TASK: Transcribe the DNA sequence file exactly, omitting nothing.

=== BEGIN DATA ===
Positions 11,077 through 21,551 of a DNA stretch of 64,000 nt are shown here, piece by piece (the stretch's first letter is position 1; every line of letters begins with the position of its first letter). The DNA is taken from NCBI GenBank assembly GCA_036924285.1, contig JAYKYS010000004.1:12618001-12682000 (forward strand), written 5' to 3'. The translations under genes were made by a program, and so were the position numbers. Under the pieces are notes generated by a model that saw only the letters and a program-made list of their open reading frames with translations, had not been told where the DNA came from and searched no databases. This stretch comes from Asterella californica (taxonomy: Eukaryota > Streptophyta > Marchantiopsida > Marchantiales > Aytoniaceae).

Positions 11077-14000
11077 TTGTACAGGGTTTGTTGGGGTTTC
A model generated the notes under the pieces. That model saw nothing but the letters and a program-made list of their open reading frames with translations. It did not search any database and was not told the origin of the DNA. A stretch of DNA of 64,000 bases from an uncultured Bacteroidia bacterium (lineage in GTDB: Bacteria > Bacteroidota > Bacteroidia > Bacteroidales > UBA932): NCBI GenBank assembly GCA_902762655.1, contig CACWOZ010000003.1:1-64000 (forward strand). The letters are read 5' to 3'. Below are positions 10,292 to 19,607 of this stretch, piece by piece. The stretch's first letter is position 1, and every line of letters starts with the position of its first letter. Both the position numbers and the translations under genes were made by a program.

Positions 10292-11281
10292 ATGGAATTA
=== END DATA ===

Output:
Positions 11,077 through 21,551 of a DNA stretch of 64,000 nt are shown here, piece by piece (the stretch's first letter is position 1; every line of letters begins with the position of its first letter). The DNA is taken from NCBI GenBank assembly GCA_036924285.1, contig JAYKYS010000004.1:12618001-12682000 (forward strand), written 5' to 3'. The translations under genes were made by a program, and so were the position numbers. Under the pieces are notes generated by a model that saw only the letters and a program-made list of their open reading frames with translations, had not been told where the DNA came from and searched no databases. This stretch comes from Asterella californica (taxonomy: Eukaryota > Streptophyta > Marchantiopsida > Marchantiales > Aytoniaceae).

Positions 11077-14000
11077 TTGTACAGGGTTTGTTGGGGTTTC
A model generated the notes under the pieces. That model saw nothing but the letters and a program-made list of their open reading frames with translations. It did not search any database and was not told the origin of the DNA. A stretch of DNA of 64,000 bases from an uncultured Bacteroidia bacterium (lineage in GTDB: Bacteria > Bacteroidota > Bacteroidia > Bacteroidales > UBA932): NCBI GenBank assembly GCA_902762655.1, contig CACWOZ010000003.1:1-64000 (forward strand). The letters are read 5' to 3'. Below are positions 10,292 to 19,607 of this stretch, piece by piece. The stretch's first letter is position 1, and every line of letters starts with the position of its first letter. Both the position numbers and the translations under genes were made by a program.

Positions 10292-11281
10292 ATGGAATTA